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Pirbright research to make vaccines more accessible
Pirbright research could boost vaccine yields by up to tenfold. 
Scientists to use gene-editing technology to remove major barrier to viral replication

Livestock vaccines may soon be more accessible and affordable thanks to funding from the Livestock Vaccine Innovation Fund.

The funding has been awarded to the Pirbright Research Institute to allow previous immune response research to continue. The research will involve using gene-editing technology to remove chiFITM proteins in chicken cells - one of the major barriers to viral replication - and could boost vaccine yields by up to tenfold.

Dr Mark Fife from Pirbright's Genetics and Genomics Group, which is leading the research, explains: “Many vaccines for both animal and human, are produced by going a weakened form of the virus in chicken eggs or cells, which are then extracted for use.

“Although chiFITM may help protect chickens from viral infection, the protein actually hinders vaccine productions, as it prevents the weakened virus from replicating at high levels and reduces the amount of vaccine that can be made.

"Our new research will involve using a gene-editing system called CRISPR/Cas9 to remove the chIFITM genes in chicken cells, therefore overcoming one of the barriers for viral replication, and boosting the levels of vaccine virus produced.”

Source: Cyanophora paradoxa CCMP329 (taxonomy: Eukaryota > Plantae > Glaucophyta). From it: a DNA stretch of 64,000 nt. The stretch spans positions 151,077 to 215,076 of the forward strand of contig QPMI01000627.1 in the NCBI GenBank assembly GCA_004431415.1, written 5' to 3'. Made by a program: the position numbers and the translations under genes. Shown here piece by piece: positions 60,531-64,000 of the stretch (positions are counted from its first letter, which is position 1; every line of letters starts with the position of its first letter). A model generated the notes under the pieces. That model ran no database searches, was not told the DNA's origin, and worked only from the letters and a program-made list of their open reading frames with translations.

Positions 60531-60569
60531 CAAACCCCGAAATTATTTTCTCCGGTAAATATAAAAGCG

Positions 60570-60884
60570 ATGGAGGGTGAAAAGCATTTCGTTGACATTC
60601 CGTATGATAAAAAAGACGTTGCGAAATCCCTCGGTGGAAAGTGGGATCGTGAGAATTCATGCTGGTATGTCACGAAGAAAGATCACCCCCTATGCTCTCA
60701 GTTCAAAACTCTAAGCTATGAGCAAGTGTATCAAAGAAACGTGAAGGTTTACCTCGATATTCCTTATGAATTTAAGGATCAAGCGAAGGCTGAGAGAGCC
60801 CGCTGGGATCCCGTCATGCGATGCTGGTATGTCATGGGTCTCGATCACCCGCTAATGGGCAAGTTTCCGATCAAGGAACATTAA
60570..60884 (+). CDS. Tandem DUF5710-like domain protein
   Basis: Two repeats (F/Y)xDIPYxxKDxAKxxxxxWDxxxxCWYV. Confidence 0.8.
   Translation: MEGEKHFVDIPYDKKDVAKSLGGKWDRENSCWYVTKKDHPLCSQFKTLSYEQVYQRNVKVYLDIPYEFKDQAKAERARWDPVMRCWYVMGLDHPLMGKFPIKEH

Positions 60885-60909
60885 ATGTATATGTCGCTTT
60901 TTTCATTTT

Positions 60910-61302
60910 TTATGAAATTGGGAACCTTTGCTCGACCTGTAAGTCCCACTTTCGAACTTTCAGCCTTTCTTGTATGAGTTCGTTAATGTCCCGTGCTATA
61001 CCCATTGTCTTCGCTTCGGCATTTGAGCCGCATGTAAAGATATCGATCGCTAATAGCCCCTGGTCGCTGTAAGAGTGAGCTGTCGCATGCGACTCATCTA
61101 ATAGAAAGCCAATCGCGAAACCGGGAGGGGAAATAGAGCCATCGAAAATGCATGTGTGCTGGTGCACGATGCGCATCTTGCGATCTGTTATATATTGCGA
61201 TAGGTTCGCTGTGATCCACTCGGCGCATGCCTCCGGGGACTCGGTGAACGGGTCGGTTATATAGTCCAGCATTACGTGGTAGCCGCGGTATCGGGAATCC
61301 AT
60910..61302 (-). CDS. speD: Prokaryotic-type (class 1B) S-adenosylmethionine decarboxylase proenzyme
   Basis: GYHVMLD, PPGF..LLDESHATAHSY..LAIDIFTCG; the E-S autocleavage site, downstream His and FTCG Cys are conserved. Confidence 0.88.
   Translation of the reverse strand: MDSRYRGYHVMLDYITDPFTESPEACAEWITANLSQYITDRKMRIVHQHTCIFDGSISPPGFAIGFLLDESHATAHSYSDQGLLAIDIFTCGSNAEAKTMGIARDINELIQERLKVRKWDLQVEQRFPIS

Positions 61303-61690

This boost to vaccine production will make vaccines cheaper to produce and more accessible to livestock owners in developing nations. The scientists will first focus on increasing flu vaccine yields, but the method could also be applied to multiple livestock diseases and potentially human diseases too.

When the researchers have piloted the technique, they will work with commercial partners Horizon Discovery Group plc to bring this new technology to market. It is hoped the technology will commercially available as soon as 2021. 

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New app to improve street dog welfare

News Story 1
 A new free app will support vital work in clinics caring for stray dogs around the world, experts say. Created by the University of Edinburgh, the tool allows vets to track the wellbeing of dogs going through catch-neuter-return schemes, which are common in countries with large numbers of strays.

Vets say the welfare of individual dogs can be overlooked during the process of capture, transport or surgery. The app, piloted across Asia and Africa, helps staff to monitor welfare, spot signs of distress and develop strategies to improve care. It was launched at BSAVA Congress on Friday 6 April.  

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Farm to fork traceability championed in new service

Defra has created a new information service to offer farm to fork traceability when the UK leaves the EU. The Livestock Information Service, which is set to be operational from 2019, will identify and track animal movements via electronic IDs, meaning the industry and government are better placed to respond in the event of a disease outbreak.

Environment secretary Michael Gove said: “This service will be instrumental in improving traceability and providing guarantees to consumers about the origin of their food. NFU President Minette Batters, among others, has helped lead the way on this, showing how it will drive a progressive and vibrant livestock industry once we leave the EU.”